Poland’s conservative government rocked by visa corruption scandal
Poland’s conservative government has been rocked by reports that consulates issued visas in Africa and Asia in exchange for bribes, opening the door for migrants to enter the European Union.
Details about the corruption scandal are coming to light a month ahead of the country’s national election on October 15, leaving the Law and Justice struggling to control the damage.
A former deputy foreign minister who was dismissed amid reports of his involvement in the scandal was admitted to hospital after an apparent suicide attempt.
Law and Justice has been the election frontrunner in a field of several parties and it is not clear if the affair will dent its support.
This is the biggest scandal we have faced in the 21st century
But opposition politicians have seized on the issue, accusing the government of corruption and hypocrisy, given its strong anti-immigrant rhetoric.
Critics say the governing party raised the spectre of immigration to frighten Poles and then offered promises of keeping them secure, while a corrupt cell operating within the diplomatic corps opened a channel for migrants to enter the EU.
“This is the biggest scandal we have faced in the 21st century. Corruption at the highest levels of government, bringing a direct threat to all of us. And it’s because of people whose mouths are full of phrases about security,” Senate Speaker Tomasz Grodzki, an opposition politician, said in a televised address to the nation on Friday evening.
Poland has opened its door to Ukrainian refugees, who are primarily white and Christian, but governing party officials have long made clear that they consider Muslims and others from different religions or ethnicities to be a threat to the nation’s cultural identity and security.
Media reports allege Poland’s consular sections issued about 250,000 visas to migrants from Asia and Africa since 2021 in return for bribes of several thousand dollars each.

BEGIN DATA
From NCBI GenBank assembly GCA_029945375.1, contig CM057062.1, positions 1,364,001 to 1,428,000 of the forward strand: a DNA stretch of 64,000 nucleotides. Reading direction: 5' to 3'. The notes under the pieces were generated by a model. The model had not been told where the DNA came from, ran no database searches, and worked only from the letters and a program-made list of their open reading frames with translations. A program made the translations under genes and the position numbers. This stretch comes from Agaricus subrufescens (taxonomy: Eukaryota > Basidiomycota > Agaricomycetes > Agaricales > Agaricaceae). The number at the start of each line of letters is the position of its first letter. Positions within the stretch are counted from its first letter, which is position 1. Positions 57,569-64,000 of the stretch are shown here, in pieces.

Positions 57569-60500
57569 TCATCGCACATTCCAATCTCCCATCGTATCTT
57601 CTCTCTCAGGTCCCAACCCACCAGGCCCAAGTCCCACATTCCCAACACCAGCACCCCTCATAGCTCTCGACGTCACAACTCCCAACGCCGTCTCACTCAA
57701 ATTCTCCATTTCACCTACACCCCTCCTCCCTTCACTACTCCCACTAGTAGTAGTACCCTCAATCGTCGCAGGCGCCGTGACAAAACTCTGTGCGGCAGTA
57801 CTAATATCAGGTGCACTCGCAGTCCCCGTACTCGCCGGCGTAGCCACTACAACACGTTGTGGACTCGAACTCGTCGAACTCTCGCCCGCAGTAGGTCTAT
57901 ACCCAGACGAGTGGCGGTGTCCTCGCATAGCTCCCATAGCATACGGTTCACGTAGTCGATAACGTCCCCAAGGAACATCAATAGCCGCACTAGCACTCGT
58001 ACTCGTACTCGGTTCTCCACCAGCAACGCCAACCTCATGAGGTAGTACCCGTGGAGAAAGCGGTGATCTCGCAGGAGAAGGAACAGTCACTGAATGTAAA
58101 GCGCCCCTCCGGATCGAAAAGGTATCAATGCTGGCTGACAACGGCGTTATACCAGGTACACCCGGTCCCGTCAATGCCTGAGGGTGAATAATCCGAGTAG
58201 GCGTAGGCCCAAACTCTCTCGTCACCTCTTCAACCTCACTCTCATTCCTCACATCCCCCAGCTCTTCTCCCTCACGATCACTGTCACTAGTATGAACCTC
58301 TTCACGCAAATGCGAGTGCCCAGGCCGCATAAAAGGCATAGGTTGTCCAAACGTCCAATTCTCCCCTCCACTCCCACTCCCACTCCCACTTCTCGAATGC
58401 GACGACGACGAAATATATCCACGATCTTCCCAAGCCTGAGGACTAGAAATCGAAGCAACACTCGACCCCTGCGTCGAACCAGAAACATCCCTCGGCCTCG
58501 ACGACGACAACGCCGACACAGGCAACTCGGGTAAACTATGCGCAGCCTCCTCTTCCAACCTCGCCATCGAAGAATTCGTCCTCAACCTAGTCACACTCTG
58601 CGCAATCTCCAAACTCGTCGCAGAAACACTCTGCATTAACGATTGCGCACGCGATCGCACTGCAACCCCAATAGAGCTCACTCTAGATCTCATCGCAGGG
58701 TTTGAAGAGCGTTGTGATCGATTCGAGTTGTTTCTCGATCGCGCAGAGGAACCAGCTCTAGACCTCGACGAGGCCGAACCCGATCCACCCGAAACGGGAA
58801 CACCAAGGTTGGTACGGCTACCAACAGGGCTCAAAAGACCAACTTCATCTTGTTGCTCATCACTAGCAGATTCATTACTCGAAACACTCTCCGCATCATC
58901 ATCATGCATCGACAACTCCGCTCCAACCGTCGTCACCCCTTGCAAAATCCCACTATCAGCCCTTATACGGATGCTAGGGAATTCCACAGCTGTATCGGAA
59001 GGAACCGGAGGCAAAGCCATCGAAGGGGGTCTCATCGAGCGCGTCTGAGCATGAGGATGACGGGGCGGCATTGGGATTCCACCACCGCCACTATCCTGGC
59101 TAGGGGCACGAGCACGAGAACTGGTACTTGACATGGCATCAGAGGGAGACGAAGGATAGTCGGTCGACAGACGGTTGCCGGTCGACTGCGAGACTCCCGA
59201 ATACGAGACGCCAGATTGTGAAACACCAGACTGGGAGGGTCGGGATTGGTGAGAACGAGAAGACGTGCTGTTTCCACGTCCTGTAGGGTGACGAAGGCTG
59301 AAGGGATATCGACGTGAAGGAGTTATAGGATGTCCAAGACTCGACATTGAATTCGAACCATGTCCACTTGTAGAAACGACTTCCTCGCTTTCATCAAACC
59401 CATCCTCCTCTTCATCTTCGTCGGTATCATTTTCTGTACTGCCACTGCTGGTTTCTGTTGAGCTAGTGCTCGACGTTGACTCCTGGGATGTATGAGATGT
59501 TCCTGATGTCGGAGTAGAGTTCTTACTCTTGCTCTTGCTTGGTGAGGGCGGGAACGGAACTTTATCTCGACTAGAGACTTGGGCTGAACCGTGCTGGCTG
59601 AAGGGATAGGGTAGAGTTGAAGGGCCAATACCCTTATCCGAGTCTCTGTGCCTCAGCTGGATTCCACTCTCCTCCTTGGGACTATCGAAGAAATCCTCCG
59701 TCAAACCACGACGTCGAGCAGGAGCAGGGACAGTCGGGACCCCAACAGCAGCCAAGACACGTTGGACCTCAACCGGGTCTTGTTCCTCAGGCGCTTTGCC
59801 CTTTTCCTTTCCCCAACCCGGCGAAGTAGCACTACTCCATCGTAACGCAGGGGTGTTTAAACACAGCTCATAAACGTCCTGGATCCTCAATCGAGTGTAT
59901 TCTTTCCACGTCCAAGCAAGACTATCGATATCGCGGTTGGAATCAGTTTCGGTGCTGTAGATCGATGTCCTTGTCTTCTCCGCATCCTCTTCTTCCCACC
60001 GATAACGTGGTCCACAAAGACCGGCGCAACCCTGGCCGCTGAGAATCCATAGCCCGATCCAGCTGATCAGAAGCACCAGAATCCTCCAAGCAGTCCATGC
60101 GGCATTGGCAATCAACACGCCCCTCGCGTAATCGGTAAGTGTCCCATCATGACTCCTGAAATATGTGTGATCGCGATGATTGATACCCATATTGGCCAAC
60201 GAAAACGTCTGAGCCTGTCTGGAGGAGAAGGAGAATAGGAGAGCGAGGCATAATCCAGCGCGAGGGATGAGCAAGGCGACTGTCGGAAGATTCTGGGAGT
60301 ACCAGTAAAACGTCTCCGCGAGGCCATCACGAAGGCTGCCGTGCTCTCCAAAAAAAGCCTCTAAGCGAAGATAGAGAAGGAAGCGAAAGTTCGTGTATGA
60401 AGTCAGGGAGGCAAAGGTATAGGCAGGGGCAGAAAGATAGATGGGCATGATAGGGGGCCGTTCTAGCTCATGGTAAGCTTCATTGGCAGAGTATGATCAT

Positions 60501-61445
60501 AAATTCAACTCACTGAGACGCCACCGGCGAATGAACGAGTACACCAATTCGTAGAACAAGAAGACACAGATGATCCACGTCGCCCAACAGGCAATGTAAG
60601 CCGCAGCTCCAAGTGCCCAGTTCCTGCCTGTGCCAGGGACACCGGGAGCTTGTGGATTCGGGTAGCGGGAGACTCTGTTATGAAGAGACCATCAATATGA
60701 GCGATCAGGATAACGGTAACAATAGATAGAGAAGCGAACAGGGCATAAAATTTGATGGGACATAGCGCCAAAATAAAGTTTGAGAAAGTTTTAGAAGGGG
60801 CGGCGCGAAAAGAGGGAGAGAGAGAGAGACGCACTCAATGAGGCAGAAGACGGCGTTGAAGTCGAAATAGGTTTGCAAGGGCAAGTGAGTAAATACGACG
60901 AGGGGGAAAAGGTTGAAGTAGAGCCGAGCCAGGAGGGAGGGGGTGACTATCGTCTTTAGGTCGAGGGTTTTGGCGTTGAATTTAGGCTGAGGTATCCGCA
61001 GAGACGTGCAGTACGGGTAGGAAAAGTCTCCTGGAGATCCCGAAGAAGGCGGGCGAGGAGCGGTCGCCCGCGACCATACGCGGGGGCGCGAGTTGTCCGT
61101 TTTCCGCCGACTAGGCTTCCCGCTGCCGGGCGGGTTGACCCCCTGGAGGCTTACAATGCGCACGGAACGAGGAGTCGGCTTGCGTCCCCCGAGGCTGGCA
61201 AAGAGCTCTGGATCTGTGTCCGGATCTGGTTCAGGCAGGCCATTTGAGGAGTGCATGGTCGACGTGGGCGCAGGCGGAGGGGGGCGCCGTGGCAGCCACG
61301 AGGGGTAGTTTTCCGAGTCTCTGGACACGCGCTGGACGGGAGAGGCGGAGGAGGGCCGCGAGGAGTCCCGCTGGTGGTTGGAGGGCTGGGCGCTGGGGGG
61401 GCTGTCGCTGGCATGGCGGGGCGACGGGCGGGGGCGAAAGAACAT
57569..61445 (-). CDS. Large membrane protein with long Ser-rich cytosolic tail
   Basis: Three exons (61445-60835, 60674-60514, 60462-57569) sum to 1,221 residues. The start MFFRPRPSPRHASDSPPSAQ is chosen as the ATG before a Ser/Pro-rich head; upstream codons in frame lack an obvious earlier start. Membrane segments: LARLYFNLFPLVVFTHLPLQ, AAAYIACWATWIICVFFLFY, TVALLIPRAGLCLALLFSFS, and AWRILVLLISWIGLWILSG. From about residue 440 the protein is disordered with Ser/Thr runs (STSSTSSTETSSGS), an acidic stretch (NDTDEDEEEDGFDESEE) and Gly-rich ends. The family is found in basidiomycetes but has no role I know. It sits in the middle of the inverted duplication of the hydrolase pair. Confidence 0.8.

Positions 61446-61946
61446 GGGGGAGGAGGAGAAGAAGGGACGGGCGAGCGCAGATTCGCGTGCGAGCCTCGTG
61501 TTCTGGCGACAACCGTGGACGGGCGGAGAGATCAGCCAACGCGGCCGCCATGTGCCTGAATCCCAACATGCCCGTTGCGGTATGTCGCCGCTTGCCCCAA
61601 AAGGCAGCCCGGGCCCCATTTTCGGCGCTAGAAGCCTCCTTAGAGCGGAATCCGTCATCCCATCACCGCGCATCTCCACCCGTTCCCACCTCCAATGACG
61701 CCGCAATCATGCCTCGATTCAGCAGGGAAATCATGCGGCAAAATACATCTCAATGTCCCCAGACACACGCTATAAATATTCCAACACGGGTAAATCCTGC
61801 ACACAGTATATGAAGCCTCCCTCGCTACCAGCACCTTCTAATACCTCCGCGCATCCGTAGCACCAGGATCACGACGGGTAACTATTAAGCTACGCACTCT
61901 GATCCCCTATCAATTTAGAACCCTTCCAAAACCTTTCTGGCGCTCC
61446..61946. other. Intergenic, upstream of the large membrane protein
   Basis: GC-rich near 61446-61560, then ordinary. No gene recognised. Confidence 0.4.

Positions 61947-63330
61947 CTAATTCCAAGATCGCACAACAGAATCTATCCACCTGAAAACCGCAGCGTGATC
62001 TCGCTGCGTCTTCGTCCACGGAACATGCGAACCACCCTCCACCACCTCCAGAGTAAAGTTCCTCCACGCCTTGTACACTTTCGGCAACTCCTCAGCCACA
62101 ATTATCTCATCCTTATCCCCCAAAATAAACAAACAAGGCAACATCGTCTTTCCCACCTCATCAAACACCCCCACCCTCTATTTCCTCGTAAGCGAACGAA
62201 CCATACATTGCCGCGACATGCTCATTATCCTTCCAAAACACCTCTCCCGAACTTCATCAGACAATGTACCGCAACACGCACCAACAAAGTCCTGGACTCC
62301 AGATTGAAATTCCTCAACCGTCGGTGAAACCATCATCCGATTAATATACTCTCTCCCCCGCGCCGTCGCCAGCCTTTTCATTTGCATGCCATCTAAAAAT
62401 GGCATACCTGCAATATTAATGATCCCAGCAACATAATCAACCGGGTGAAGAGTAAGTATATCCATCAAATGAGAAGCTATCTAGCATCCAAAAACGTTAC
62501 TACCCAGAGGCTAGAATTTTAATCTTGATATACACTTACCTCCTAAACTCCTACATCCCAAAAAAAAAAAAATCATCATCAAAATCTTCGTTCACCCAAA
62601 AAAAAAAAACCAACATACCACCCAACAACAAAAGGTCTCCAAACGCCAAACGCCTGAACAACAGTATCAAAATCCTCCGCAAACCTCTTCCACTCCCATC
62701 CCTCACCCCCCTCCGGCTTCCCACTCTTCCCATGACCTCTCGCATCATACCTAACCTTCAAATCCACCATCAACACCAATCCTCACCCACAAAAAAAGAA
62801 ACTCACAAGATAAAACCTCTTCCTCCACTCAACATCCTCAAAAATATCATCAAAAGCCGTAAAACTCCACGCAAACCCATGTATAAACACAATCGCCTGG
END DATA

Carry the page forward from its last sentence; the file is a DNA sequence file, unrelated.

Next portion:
Poland is a member of the EU’s visa-free zone known as Schengen and once those migrants arrived in Poland they could cross Europe’s borders freely.
Szymon Holownia, who leads a centre-right opposition party, said the governing party “jeopardised the safety of millions of Poles by conducting the disgusting, commercial practice of selling visas”.
Government officials acknowledge some wrongdoing occurred.
The Foreign Ministry announced on Friday it had dismissed an official “in connection with the ongoing findings regarding irregularities in the visa issuance process”.
It said the official was Jakub Osajda, the director of the ministry’s office of legal and compliance management. It also announced an extraordinary audit of its consular department and all consular posts.
That followed the August 31 dismissal of Piotr Wawrzyk, the deputy foreign minister in charge of consular matters, as the first reports of the scandal appeared in the media.
Mr Wawrzyk was admitted to hospital after a suicide attempt, Polish media reported on Friday.
The state prosecutor’s office said on Thursday it has charged seven people suspected of corrupt activities in accelerating visa procedures, with three of them under temporary arrest.
The prosecutor general, Zbigniew Ziobro, said authorities were working to bring the wrongdoers to justice and insisted the scale of the affair was smaller than what the media and opposition claim, with just 268 visas given out in the scheme.
He said Mr Wawrzyk had written a farewell letter saying he wanted to die because he could not bear the hatred against him in the media. “He feels like a man hounded by this hate, because he feels like an honest man,” Mr Ziobro said.
Mr Wawrzyk had been responsible for preparing a regulation making it easier for foreign workers from countries including Iran, Pakistan and United Arab Emirates to enter Poland.
Law and Justice ran on a strong anti-migrant message when it won power in 2015, a crisis year for Europe when more than a million refugees and migrants fled from Syria and elsewhere.
Party leader Jaroslaw Kaczynski said then that migrants brought diseases to Europe, as well as “parasites and protozoa” — remarks that were heavily criticized.
The party has refused to accept any of the migrants and refugees who have arrived in the EU in rceent years. It also built a tall steel wall on its border with Belarus to keep migrants out after large numbers began arriving there in 2021.
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